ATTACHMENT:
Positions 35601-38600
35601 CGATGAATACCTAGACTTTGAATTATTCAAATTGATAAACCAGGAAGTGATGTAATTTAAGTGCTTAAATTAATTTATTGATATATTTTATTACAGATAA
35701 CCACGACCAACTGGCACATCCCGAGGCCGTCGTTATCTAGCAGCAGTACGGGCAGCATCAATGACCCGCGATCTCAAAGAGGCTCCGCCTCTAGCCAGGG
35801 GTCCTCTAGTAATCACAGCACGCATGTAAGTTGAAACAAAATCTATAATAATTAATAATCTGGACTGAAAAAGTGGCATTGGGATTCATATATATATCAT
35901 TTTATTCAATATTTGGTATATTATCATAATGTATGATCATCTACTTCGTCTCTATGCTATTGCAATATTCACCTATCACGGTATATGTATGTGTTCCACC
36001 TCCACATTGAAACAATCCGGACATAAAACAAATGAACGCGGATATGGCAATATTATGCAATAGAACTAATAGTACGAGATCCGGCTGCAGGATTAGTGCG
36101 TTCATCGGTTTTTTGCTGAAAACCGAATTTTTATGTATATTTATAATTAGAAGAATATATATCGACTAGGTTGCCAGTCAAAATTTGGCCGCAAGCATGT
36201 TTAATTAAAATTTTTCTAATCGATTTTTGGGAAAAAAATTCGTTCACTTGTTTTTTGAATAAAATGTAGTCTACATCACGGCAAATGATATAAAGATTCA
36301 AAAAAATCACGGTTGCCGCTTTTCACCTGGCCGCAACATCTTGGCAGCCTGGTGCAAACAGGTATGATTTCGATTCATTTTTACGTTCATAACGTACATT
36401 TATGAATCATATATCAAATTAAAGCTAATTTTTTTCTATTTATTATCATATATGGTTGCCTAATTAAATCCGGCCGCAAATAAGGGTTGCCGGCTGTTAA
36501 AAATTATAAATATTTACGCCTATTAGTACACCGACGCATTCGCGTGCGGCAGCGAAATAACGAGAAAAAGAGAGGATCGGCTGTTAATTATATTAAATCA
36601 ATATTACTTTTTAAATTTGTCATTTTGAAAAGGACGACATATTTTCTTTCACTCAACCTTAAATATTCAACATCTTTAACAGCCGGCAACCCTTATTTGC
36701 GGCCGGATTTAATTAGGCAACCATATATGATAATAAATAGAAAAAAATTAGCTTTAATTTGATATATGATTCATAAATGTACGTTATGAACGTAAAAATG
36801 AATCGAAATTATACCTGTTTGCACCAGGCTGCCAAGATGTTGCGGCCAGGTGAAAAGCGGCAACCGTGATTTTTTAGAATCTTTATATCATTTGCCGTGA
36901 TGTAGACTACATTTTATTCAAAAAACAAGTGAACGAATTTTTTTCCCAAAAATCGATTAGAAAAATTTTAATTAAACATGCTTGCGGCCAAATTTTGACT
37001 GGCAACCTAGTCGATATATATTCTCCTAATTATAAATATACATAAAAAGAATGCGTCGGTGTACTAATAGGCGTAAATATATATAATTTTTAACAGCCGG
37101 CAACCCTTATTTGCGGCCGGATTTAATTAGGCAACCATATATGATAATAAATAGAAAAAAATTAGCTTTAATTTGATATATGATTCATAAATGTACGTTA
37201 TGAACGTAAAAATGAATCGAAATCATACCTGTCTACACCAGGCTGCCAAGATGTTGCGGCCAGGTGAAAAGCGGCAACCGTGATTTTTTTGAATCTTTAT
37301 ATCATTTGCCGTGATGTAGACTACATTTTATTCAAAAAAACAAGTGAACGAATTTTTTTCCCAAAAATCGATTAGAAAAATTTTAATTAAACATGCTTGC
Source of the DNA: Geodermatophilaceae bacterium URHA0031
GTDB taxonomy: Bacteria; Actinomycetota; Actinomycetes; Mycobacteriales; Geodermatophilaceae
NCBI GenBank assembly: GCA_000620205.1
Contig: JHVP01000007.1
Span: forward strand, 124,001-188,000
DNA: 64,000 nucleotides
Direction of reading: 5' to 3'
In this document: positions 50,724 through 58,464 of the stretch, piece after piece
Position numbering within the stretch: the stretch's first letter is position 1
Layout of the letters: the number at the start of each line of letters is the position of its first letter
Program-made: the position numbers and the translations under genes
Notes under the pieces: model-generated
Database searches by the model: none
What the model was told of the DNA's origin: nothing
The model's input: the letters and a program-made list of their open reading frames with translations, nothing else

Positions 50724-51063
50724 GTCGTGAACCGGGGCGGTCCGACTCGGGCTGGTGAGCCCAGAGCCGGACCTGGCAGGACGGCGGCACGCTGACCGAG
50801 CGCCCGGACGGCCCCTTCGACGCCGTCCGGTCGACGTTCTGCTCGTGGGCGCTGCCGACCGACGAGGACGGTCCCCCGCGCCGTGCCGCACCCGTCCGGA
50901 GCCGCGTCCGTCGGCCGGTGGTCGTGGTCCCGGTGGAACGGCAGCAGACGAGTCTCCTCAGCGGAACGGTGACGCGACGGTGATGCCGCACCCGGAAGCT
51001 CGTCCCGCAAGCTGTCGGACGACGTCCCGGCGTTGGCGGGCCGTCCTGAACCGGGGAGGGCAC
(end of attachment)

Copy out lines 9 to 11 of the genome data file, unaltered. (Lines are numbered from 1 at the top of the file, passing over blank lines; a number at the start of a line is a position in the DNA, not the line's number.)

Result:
36301 AAAAAATCACGGTTGCCGCTTTTCACCTGGCCGCAACATCTTGGCAGCCTGGTGCAAACAGGTATGATTTCGATTCATTTTTACGTTCATAACGTACATT
36401 TATGAATCATATATCAAATTAAAGCTAATTTTTTTCTATTTATTATCATATATGGTTGCCTAATTAAATCCGGCCGCAAATAAGGGTTGCCGGCTGTTAA
36501 AAATTATAAATATTTACGCCTATTAGTACACCGACGCATTCGCGTGCGGCAGCGAAATAACGAGAAAAAGAGAGGATCGGCTGTTAATTATATTAAATCA